More than just an accessory: Enhanced-definition a must on Wii

Infendo

Ahead of its time when first introduced on last generation consoles, enhanced-definition is old news now. Yet the majority of Wii owners still haven’t upgraded to the superior picture quality that the technology affords. Here’s why.

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For $5-10, your Wii could look a whole lot better. Chump change, as most would call it.

Even so, a majority of Wii owners haven’t upgraded to sold-separately cables that enable enhanced-definition, the poorly publicized (but still worthwhile) middle ground between blurry standard definition and glorious high definition. As fate would have it, enhanced-definition console games were first introduced on PlayStation 2, Xbox, and GameCube, when most people didn’t own a compatible TV.

For the uninitiated, enhanced definition (or 480p resolution) doubles the number of lines on screen for a sharper, cleaner, and more vivid picture. So why aren’t more Wii owners taking advantage of the technology?

As already mentioned, the requisite cables—called component; not to be confused with the standard definition “composite” cables bundled with Wii—must be purchased separately. Third-party cables can be purchased online for as little as $5-10 dollars with shipping, while official cables go for $15-20 at retail. Either kind will do. But both are considered accessories. And not everyone buys accessories, so there’s reason no. 1.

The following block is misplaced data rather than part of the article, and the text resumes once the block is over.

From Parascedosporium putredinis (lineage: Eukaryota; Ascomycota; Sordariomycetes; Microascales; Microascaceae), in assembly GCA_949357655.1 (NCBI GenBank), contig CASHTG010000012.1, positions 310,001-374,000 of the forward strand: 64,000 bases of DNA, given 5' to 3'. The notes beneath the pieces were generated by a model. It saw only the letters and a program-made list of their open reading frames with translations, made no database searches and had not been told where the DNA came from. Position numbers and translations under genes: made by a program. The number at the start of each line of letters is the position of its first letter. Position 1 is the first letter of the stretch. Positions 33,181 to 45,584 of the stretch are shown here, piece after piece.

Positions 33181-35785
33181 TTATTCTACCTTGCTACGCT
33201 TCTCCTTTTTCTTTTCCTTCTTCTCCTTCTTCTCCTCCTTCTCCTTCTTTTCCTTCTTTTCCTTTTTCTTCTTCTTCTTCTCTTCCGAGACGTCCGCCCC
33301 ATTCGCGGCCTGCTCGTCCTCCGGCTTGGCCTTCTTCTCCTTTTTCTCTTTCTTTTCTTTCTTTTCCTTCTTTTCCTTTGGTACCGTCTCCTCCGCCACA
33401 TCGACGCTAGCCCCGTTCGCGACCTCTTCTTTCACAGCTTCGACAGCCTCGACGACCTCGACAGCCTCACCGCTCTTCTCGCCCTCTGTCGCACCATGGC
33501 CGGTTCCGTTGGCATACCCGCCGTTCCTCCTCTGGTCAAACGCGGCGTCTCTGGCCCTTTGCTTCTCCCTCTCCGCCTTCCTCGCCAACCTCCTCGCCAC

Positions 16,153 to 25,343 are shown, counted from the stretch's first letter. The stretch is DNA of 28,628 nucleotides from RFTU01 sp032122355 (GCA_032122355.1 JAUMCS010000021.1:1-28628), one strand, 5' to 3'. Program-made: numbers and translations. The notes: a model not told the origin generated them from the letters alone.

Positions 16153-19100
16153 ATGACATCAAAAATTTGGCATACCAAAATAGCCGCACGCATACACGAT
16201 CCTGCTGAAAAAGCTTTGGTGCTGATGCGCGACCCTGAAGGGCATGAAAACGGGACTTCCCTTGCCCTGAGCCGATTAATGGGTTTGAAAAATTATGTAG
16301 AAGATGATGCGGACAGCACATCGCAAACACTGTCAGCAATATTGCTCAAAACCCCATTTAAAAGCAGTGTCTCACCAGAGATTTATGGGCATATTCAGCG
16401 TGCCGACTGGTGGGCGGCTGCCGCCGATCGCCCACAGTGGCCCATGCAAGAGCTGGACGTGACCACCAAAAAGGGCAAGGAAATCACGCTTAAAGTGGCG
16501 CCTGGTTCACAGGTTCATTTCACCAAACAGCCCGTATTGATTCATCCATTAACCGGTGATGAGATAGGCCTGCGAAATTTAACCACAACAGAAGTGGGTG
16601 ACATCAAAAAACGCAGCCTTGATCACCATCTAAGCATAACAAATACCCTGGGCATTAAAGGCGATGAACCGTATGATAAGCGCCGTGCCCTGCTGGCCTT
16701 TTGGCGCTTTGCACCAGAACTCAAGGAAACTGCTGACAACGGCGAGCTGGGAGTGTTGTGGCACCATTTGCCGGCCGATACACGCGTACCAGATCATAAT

Reason no. 2: believe it or not, the majority of Americans still don’t own component-ready televisions, the most common being HDTVs. According to estimates, HDTV penetration was less than 50% in the United States at the end of last year, leaving a significant number of the 22 million American Wii owners at a loss and unable to benefit from enhanced-definition.

As for the rest of you, no excuses right? Not so fast, says Scott Steinberg, industry insider and author of Videogame Marketing and PR. As Steinberg puts it, most Wii owners—even the component-ready ones, aren’t concerned with maximum visual fidelity. “They aren’t the sort you’d naturally associate with a high-end visual experience or the pressing need to outlay additional cash for aesthetic gains,” he says.

Additionally, the 15-year veteran says most Wii owners don’t know about enhanced definition. “There’s also a lack of education,” he explains. “Many consumers still have trouble programming their digital video recorder, so it’s a bit much to expect they’ll understand the intricacies between component and composite video, without prior instruction or knowledge of the added benefit accrued from switching cables.”

So do the cables really make a difference?